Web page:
The genetic material of virtually all eukaryotes exists as chromatin. The basic unit of chromatin is a nucleosome, an octameric complex of histones H2A, H2B, H3 and H4, around which about 150 base pairs of DNA are wrapped. Chromatin is a complex and highly dynamic environment. Nucleosomes are differentiated by variants of histones H2A and H3 and by many histone post-translational modifications, chromatin-associated proteins and linker histones. Nucleosomes are positioned both by the underlying DNA sequence and by remodeling enzymes and histone chaperones that can mobilize, disassemble or replace histone subunits. In most eukaryotes, chromatin is also modified by methylation of cytosine bases in DNA.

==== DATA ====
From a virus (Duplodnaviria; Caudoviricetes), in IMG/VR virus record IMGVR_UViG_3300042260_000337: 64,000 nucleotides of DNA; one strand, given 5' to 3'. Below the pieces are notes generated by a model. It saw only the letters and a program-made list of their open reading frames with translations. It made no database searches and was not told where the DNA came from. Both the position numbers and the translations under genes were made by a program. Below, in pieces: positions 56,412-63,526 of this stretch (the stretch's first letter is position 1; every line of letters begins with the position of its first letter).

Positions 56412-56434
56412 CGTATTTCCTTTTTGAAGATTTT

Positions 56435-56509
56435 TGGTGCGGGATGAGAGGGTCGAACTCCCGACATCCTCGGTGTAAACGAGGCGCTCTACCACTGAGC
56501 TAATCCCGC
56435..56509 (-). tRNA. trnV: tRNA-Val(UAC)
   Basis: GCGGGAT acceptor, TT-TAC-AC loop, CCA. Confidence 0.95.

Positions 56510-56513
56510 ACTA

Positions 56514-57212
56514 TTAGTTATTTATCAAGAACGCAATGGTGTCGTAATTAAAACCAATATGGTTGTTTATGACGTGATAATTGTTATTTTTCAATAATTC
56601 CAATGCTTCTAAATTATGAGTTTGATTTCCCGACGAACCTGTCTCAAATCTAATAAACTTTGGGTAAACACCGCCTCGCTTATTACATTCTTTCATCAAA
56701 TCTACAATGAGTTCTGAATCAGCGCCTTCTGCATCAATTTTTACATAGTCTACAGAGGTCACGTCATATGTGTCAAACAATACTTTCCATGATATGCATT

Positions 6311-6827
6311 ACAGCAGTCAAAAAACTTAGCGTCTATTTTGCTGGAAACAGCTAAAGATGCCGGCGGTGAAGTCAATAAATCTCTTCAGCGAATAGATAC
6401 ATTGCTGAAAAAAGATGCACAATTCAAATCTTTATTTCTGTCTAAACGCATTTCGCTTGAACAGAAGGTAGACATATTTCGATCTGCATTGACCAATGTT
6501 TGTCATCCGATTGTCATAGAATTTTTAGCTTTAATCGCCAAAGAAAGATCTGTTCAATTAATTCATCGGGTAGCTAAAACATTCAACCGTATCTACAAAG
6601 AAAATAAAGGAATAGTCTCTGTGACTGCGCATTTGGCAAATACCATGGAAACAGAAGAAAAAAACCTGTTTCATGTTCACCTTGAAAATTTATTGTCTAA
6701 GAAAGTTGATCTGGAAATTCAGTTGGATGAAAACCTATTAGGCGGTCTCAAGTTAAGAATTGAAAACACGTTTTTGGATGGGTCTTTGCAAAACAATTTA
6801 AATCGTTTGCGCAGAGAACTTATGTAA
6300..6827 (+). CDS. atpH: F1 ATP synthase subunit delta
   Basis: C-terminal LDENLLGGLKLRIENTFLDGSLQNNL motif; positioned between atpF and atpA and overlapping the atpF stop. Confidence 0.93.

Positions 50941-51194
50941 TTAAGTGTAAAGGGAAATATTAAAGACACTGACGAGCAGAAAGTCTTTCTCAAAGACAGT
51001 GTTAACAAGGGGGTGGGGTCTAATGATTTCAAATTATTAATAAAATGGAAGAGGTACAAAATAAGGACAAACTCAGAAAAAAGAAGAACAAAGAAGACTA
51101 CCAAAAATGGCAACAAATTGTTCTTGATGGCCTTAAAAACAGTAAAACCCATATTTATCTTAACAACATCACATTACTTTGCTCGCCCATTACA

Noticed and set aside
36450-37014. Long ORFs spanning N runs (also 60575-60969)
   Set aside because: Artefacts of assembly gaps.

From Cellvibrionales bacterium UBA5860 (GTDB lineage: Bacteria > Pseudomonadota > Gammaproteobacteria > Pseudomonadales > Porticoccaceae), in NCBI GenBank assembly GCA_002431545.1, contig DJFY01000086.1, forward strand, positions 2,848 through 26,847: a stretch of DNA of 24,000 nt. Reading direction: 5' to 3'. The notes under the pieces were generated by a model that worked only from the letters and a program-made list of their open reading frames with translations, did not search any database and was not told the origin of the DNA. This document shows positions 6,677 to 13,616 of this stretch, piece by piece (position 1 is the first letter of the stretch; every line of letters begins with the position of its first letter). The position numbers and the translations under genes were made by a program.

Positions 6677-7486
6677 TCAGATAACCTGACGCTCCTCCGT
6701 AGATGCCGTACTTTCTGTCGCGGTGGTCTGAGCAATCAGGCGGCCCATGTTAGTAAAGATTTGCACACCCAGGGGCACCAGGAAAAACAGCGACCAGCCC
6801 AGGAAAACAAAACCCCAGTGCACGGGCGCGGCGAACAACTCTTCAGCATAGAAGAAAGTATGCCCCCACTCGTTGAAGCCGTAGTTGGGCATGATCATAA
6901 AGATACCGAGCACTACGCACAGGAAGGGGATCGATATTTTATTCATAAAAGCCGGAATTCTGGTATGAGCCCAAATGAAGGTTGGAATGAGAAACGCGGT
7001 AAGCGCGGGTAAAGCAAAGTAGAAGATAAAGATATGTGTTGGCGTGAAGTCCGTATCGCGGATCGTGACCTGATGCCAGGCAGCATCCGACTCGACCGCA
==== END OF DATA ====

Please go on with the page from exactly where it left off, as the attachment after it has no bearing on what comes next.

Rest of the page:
Our goal is to understand how chromatin components interrelate and integrate to regulate transcriptional activity. We combine genetics and biochemistry with genomics and computational analysis to study DNA methylation, deposition of histone variants, chromatin associated proteins and nucleosome remodeling. Our primary model organism is Arabidopsis, which has a compact, gene-rich genome with extensive DNA methylation and numerous viable mutants in key chromatin-related proteins. These features provide an exciting opportunity to analyze chromatin on a genome-wide scale.